He had a sister too called Cecilia, or Aunt Cecil. Aunt Cecil's husband was called Herman Hirsch. In Gyergyotolgyes they were considered a wealthy family, as they lived in a very beautiful, large house with a garden. I remember they had a huge fruit-garden and lots of currants. And I liked currants so much; even today I enjoy picking currants. Aunt Cecil had an extremely gentle character. They were a childless couple. Uncle Herman was a charming man. I remember having such a good time at their house.
Cecilia and her husband had a large shop in Gyergyotolgyes. The shop used to be within the family house. All of them [the siblings] had their own house. Cecilia had a nice and big family house. Comfort didn't exist at that time. For example no such thing like water pipes existed; at that time there weren't even artesian wells outdoors. There were only traditional wells, where one had to draw up the water from.
Another of my father's sisters was Etelka. Her husband was called Arnold Lobl. Etelka's family was also very well-off. They had two children, Hedi and Jeno. Hedike was four years younger than me, but we played a lot together. And I felt very-very good at their place too, because Aunt Etelka was a great cook, and we had delicious meals at hers, I remember that well. She was extremely thorough, the house was so clean, one couldn't even describe it, and she was very clever as well. Etelka was the opposite of Aunt Cecil, because Etelka was tall, and she wasn't fat at all, and Aunt Cecil was small and fat. Well, this is what you should know about the two sisters. Etelka's family was so wealthy that they bought Hedi a piano. I think nobody else had a piano in the village, only them. This was already in Romania, it must have happened in the 1930s, because I was around ten at the time.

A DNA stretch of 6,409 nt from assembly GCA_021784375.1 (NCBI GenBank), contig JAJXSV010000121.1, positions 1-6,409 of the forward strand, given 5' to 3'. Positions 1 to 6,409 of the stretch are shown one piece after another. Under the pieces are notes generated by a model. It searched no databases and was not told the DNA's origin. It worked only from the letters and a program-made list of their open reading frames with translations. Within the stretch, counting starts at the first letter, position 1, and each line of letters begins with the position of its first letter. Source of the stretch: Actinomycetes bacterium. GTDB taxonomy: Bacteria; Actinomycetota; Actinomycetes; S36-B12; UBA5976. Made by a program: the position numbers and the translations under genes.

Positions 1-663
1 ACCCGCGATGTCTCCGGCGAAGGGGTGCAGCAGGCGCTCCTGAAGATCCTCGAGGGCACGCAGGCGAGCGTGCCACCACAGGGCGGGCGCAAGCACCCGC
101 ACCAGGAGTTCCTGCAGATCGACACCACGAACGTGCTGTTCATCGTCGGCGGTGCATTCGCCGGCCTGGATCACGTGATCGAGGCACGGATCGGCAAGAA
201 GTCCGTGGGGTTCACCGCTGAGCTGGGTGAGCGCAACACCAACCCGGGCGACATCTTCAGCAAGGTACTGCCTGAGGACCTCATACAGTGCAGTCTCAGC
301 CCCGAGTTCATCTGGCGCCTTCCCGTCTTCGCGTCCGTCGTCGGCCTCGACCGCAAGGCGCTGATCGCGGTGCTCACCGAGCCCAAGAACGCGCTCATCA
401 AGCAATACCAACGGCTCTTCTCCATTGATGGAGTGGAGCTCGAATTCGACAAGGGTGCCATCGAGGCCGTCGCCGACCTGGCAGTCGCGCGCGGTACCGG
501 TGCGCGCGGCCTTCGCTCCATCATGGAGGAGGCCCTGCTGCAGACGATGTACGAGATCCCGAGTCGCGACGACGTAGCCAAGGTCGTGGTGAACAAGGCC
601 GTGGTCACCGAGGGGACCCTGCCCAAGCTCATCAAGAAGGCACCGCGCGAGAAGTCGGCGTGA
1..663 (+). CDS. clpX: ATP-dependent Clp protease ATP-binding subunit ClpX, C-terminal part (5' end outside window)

My father had yet another sister, Aunt Lina, who lived in Brasso. Aunt Lina's husband was called Jeno Izrael. They were very rich people. Aunt Lina had been married before. She had divorced her first husband, and got married for the second time to Uncle Jeno. They had two children, Edit and Laci [Laszlo], both are dead by now. Edit was the elder, Laci was the younger.
Aunt Lina visited us every year in Gyergyoszarhegy. I also know that my father didn't go with her [when she went to the cemetery]; Aunt Lina went alone to see the grave of her parents. And he didn't mention them; I don't remember him talking about his parents. I couldn't even tell you what my grandmother's name was. It might sound strange, but that's how it is. [Editor's note: Centropa managed to find out the names from various family documents.]
The husband of Aunt Roza was called Moric Majer. They had three children: Jeno Majer, Marci [Marton] Majer and Ibolya Majer. Uncle Moric and Aunt Roza lived for a while in Gyergyoszarhegy, where we lived. They had a big shop. These shops were called chandleries, because one could find everything there. Since they were more enterprising than my father, they moved to Brasso. They wound up the shop when they moved away. I don't know what kind of business they did in Brasso.
The two boys and the girl too studied to become dental technicians, if I remember correctly. Jeno had an office in Brasso, and Ibolya worked with him as a dental technician. Marci moved to Sepsiszentgyorgy, and he got married. Jeno didn't get married, but Marci did, and he lived in Sepsiszentgyorgy with his wife. It is likely he had a dentist's office there too; I don't know this for sure, because I never visited them in Sepsiszentgyorgy. But I did visit Jeno a few times in Brasso.